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Men's basketball falls to Yale, starts Ivy play with loss

In upcoming rematch, Bears look to put disappointing Ivy League opener behind them

It was an up and down winter break for the men’s basketball team, which went 4-2 in its final six non-conference games before getting drummed 80-62 in its Ivy League opener against Yale.

Bruno had its hands full to open its conference slate with Yale (12-6, 1-0 Ivy) at home Saturday. The Bulldogs were picked to finish second in the Ancient Eight in preseason polls and strengthened their cause with an 11-6 non-conference record that included a momentous upset of defending national champion Connecticut (10-7, 2-2 AAC).

After taking a 25-24 lead with seven minutes remaining in the first half, the Bears (9-9, 0-1) crumbled. Yale sprinted to a 16-point halftime lead with a 23-6 run that decided the game. The Bears fell even further behind in the second half, and the Elis left Providence with a crucial Ivy opening win.

Head Coach Mike Martin ’04 called the game “a good, old-fashioned beatdown,” in which Yale outplayed Bruno in “every facet of the game.” But the Elis owe their dominance largely to control of two areas ­— the boards and the free throw line.

The whistle-happy referees cited the Bears for 27 fouls during the game, and Yale’s 23 made free throws accounted for a 12-point edge in the 18-point contest. The infractions also kept starting point guard Tavon Blackmon ’17 off the court for the final eight minutes after he fouled out. The Bulldogs bullied Bruno on the glass all night, winning the rebound battle 45-37.

Doing the damage for Yale were its usual suspects, guard Javier Duren and forward Justin Sears. Each posted double-doubles, and the duo combined for 34 points.

“I’m confident we can respond,” Martin said, as his team looks toward a rematch with Yale Saturday.

Bruno has the blessing and the curse of meeting Yale twice in one week. It is the only time the Bears play the same opponents twice in a row, so the teams know just what to tweak, having just seen the opponent’s game plan a week before. This scheduling has contributed to Yale and Brown splitting their back-to-back contests in each of the last two years.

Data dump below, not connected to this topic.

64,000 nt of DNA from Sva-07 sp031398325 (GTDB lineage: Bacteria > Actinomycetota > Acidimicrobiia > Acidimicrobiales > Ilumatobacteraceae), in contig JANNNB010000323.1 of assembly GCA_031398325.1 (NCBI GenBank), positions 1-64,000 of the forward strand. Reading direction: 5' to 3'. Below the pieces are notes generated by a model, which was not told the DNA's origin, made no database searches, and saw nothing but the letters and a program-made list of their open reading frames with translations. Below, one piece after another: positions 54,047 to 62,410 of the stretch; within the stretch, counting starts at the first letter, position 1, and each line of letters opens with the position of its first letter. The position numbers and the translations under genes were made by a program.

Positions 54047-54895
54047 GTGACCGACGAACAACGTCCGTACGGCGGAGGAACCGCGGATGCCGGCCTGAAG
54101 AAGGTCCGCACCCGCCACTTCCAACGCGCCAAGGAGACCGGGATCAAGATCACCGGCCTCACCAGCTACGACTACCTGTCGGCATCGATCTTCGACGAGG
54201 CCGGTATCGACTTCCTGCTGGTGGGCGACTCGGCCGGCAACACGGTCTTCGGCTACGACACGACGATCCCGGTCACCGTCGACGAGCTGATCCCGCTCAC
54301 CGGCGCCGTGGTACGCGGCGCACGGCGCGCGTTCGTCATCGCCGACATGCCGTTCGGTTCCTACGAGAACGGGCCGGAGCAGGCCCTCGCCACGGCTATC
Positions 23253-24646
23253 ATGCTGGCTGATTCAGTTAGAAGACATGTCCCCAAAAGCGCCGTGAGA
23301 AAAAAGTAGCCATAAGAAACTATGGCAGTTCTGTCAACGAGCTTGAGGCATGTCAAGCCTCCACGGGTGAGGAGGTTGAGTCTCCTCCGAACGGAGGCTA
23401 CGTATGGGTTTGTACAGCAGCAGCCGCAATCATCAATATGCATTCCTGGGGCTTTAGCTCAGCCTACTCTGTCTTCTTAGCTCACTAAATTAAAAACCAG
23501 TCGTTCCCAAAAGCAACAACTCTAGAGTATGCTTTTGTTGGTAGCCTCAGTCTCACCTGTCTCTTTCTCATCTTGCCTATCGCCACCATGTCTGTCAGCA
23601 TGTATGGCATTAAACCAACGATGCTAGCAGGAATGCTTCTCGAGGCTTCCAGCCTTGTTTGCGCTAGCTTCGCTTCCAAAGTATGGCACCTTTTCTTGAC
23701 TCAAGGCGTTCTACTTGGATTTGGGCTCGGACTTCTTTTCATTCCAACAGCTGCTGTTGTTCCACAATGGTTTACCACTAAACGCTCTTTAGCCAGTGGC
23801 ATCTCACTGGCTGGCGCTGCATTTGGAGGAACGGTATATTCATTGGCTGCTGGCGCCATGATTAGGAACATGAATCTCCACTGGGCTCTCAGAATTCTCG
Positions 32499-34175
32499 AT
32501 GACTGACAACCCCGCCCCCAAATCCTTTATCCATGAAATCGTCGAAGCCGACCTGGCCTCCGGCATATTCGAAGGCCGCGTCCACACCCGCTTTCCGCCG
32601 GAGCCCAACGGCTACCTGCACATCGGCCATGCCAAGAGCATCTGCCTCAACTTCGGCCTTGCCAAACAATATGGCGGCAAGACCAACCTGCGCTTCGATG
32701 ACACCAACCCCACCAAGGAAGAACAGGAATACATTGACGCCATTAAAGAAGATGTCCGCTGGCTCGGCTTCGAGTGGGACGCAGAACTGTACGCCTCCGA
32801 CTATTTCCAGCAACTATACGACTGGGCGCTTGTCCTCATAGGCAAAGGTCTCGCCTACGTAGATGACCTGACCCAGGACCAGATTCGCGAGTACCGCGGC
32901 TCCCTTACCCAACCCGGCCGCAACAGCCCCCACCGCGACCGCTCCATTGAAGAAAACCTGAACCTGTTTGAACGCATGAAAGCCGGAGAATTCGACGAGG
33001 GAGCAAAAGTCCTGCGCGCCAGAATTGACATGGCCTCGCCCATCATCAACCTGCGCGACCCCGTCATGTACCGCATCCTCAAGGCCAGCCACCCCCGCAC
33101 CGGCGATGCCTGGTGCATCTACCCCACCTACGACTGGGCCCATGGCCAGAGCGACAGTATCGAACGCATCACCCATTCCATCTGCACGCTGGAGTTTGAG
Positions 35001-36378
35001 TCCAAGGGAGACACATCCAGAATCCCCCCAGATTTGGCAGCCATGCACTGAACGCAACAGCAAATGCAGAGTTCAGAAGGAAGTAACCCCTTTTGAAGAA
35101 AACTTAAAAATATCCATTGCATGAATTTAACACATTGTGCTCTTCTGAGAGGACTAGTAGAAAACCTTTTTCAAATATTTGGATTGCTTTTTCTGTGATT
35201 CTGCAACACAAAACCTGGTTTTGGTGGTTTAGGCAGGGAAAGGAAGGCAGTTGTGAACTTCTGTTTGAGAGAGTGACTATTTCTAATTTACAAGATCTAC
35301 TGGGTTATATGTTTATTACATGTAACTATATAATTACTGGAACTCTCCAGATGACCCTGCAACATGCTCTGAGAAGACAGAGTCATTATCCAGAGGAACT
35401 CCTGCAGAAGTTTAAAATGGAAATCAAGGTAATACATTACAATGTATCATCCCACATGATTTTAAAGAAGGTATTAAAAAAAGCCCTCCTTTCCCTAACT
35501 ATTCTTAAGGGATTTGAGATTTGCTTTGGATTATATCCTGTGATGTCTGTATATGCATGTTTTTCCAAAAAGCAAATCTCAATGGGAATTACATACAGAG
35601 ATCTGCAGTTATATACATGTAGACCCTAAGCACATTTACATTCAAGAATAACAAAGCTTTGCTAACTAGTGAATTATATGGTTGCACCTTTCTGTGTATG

In order to continue the trend, Bruno must do a better job of containing Yale’s three-headed scoring monster of Duren, Sears and guard Jack Montague. Accounting for 36 points per game, the three players average over half of the team’s nightly output. Sears is a big body inside while Duran and Montague give the Bulldogs spacing on the perimeter, combining for four three-pointers Saturday.

Limiting fouls will also be a top priority for the Bears after Yale’s free throw advantage impacted Saturday’s loss. The charity stripe’s role is immense given that the game was almost even in most other categories: second-chance points, points in the paint, bench points and fastbreak points.

“The biggest adjustment we have to make is to play with a sense of urgency,” said co-captain Cedric Kuakumensah ’16. “Losing a game never feels good, so I think the fact that we are able to get another chance at these guys is all the motivation we need.”

An 0-2 hole is almost insurmountable in the Ivy League’s 14-game tournament, so Bruno will have to play well Saturday in order to keep from falling behind in the league title hunt.

Prior to the Yale defeat, the Bears completed a lengthy non-conference schedule. Wins over Central Connecticut State (2-18, 0-7 NEC), Sacred Heart (7-12, 1-5), UMass-Lowell (9-11, 3-4 AEC) and Lyndon State (3-11, 2-6 NAC) helped Bruno gain nine non-conference victories on the year, tying the highest total in program history. A talented Rhode Island (12-5, 3-2 A-10) team dealt the Bears a sound 80-60 defeat, and New Hampshire (11-9, 3-3 AEC) edged out Bruno 68-61 on a dismal shooting night for the Bears.

The offense showed some encouraging signs in the 4-2 stretch, including a season-high 88 points against Lyndon State. Balance continues to be a staple of the Bruno attack, with five different Bears — Kuakumensah, Steven Speith ’17, Leland King ’17, JR Hobbie ’17 and co-captain Rafael Maia ’15 — taking a turn leading the team in scoring over the six-game stretch. In the wins over Sacred Heart and Lyndon State, four starters scored double digits while the fifth scored eight points.

“Everyone on our team is a threat so on any given night someone can get in a rhythm,” Kuakumensah said. “We just trust each other.”

That said, three-point shooting woes and defensive lapses doomed the Bears in their losses. The Bruno starters shot a combined 0-for-15 from beyond the arc in the seven-point loss to New Hampshire, and while the Bears outlasted UMass-Lowell, they did so despite paultry 3-of-16 three-point shooting.

The defense, which looked excellent while holding lesser teams UMass-Lowell and Lyndon State under 50 total points, showed gaping holes when Rhode Island and Yale broke 80 points.

Bruno tips off in New Haven at 2 p.m. Saturday, looking to settle the inconsistency and even its Ivy record with a win.





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